Civil Engineering Alum's PhD Dissertation among Top 25 in the World

Antonio Velazquez studies wind energy and wind turbines. And the dissertation that earned him his PhD in Civil Engineering from Michigan Tech in 2014 has just been named one of the 25 most-accessed dissertations by ProQuest, an international database of scholarly research.

The title of the dissertation is "Model updating and structural health monitoring of horizontal axis wind turbines via advanced spinning finite elements and stochastic subspace identification methods."

In simpler terms, Velazquez and his faculty advisor in civil engineering, Assistant Professor R. Andrew Swartz, use mathematical models of wireless sensor data to monitor the structural integrity and efficiency of wind turbines.

"One of the strengths of this work is the formulation of a clear, formal, practical, integral and reproducible mathematical/numerical framework that anyone can follow from start to finish, specially designed for easy programming in microcomputers, wireless-sensing and mobile devices," Velazquez explains. "This work certainly serves as a tool for new upcoming emerging technologies such as cloud-assisted mobile sensing applications, distributed mobile sensing and computing, or participatory sensing, crowd-sensing, and human centric sensing."

Read the story

Alumni Reunion Aug. 4-6

It’s Alumni Reunion time again and this week we welcome more than 500 alumni and friends back to campus.

There’s much to do during Reunion and we invite you and your families to join us. Learn about rail transportation or the wolves of Isle Royale at Thursday’s Tech Talks, enjoy a pasty at the ever-popular Pasty Picnic, or run for scholarships during the 5K run/walk on Saturday. A full schedule of events can be found here.

Another opportunity you don’t want to miss is our campus open house showcase on Friday afternoon. Try out a paddleboard, go behind the scenes at the Mineral Museum, tour a Coast Guard vessel, or learn about innovative research—there’s something for everyone.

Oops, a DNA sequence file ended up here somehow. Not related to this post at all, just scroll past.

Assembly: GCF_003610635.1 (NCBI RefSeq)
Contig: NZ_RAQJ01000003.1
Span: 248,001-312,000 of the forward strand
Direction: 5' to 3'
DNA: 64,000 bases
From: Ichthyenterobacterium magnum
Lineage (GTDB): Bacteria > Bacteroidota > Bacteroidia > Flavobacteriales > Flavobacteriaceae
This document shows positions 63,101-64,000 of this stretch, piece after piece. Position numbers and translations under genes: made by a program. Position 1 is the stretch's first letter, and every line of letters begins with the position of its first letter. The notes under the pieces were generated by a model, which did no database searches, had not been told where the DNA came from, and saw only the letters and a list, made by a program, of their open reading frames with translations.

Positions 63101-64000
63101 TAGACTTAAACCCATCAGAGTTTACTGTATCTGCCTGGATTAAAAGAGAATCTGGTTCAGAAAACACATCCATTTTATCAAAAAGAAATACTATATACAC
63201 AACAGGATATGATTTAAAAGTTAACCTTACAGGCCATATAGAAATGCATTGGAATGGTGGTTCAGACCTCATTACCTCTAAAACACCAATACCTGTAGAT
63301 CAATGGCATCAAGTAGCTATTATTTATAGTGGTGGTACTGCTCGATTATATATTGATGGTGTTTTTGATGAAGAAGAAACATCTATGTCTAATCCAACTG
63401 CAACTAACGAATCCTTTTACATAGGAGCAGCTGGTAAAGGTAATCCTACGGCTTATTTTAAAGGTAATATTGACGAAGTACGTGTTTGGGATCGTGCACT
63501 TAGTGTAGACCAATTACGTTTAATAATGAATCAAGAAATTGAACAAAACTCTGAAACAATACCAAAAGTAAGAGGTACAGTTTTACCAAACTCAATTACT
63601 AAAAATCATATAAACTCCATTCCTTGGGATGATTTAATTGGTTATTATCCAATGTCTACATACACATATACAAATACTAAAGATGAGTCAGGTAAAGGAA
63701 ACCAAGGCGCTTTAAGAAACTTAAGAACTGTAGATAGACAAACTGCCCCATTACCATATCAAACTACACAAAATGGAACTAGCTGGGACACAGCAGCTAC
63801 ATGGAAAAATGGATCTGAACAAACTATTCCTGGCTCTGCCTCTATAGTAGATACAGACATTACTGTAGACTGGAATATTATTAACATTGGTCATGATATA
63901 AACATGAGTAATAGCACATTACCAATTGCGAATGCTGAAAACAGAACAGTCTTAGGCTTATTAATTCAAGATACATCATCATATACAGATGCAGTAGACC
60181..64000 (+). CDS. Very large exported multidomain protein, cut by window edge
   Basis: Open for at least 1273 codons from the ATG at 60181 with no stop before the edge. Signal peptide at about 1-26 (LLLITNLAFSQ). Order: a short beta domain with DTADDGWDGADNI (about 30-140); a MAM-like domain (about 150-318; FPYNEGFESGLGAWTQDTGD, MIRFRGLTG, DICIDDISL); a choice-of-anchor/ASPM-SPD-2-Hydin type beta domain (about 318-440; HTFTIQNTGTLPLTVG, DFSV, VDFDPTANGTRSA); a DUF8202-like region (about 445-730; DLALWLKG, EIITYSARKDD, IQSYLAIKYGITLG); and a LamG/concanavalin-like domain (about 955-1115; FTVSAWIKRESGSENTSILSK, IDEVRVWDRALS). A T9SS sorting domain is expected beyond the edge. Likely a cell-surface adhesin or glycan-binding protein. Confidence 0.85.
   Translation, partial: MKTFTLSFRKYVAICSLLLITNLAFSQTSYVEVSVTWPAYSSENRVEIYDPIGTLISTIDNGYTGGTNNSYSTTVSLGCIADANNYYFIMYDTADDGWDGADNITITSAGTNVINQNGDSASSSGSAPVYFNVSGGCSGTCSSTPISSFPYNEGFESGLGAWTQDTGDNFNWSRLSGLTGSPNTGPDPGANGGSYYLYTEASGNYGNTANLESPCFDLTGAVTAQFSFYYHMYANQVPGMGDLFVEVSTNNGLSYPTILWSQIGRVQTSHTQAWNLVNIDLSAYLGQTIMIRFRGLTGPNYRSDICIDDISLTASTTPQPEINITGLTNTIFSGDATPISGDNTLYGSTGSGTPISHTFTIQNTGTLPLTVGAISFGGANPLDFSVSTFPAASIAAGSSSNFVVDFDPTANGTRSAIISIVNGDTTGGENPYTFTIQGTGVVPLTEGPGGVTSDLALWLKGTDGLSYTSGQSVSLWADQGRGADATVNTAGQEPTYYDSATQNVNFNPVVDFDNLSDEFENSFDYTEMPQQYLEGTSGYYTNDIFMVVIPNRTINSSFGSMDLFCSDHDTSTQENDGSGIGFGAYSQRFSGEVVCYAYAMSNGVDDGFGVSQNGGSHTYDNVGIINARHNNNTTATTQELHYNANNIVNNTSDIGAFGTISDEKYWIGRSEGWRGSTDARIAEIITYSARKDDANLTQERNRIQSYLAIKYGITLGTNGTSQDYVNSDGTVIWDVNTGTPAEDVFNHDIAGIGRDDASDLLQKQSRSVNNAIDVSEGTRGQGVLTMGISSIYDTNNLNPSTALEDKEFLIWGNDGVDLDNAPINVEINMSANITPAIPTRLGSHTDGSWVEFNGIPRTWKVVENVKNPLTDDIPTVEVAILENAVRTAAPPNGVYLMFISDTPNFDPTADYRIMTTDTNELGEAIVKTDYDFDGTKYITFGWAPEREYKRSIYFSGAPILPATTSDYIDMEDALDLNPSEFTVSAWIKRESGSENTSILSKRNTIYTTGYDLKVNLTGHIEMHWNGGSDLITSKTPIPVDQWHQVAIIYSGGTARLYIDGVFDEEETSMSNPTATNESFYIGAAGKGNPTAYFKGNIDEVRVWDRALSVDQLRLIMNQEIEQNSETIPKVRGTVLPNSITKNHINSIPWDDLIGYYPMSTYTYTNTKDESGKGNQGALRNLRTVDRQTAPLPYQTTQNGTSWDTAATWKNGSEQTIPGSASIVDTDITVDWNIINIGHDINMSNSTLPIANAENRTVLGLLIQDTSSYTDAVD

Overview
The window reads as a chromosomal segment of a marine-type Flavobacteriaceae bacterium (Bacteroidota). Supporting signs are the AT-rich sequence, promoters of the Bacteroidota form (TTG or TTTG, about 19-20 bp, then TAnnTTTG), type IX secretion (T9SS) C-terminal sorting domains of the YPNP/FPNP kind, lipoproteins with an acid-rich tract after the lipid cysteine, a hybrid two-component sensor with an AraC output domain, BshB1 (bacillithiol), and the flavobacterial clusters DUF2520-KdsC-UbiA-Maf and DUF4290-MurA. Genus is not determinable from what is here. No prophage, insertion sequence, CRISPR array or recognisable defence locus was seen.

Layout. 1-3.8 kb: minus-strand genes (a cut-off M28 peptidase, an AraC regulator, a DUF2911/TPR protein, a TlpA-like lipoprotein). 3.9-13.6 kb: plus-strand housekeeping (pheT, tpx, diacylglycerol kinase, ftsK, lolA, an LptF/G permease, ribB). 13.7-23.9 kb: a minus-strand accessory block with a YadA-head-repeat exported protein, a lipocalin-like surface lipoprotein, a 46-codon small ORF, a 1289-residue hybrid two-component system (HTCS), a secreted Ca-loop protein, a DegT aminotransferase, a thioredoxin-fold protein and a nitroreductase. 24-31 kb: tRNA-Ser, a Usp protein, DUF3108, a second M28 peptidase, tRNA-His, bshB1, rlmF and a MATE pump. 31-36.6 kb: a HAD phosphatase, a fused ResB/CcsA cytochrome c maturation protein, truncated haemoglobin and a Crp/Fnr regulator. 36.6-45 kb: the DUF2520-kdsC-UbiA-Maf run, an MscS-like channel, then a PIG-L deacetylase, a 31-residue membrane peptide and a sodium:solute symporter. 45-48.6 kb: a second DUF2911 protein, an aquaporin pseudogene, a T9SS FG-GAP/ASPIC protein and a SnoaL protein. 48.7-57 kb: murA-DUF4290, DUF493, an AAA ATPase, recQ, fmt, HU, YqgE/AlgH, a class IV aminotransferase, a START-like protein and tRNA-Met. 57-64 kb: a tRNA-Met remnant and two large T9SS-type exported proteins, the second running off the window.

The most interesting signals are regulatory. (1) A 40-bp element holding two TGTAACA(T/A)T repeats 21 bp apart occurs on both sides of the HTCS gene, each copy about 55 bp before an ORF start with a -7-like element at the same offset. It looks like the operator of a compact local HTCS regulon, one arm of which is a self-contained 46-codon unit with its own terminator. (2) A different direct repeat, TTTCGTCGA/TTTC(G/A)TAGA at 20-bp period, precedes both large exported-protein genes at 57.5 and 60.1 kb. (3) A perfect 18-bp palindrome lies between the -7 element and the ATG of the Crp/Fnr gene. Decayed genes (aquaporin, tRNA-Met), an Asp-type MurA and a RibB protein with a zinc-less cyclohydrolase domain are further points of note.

Thanks to all who made ISSRM conference a success

The organizers of the ISSRM Conference held on Michigan Tech’s campus June 22-26 would like to thank the Michigan Tech staff for helping us to run a successful conference.

We hosted almost 500 attendees from six continents for five days. Making this huge event successful required out-of- the-ordinary efforts from staff across campus.

As organizers of the event, we heard appreciative comments from dozens of attendees who were thoroughly impressed with our campus and community.

Thanks to everyone who had a hand in making such a good impression for Michigan Tech. During the entire process of planning and executing this event, we were struck by just how helpful, creative, supportive, professional and adaptable Tech's various units were to make the event work well.

We would especially like to thank Austin Kunkel, Steven Elkowitz, Kathy Wardynski, Judy Klutts, Sandy Kalcich and Chef Eric Karvonen at Dining and Catering Services. We got so many complements on the wonderful and creative food options.

Also big thanks are due to Kari Pietrzyk and staff with MUB reservations; Trish Bennett and the team in Housing and Residential Life who helped with residence hall accommodations; Kari Price and the staff in the Rozsa Center; Gina Stevens in the Department of Social Sciences for administrative assistance; Adam Laplander for help with sandwich boards; Paul Burke and the team in IT that helped with technology; Jared Johnson and the team at OAP who provided recreational opportunities; Crystal Verran, Allison Mills and the rest of the team at University Marketing and Communications and in the print shop; Tim Scarlett, Sam Sweitz, Nancy Langston, Erika Vye, Bill Rose, Carol MacLennan, Alex Mayer and Andrew Kozich for their help planning and leading field trips; the multiple Facilities directors and custodians from the buildings we used; Joan Chadde; Quincy Higgins Arney; Provost Jacqueline Huntoon and special thanks to the 17 Michigan Tech students who worked as volunteers.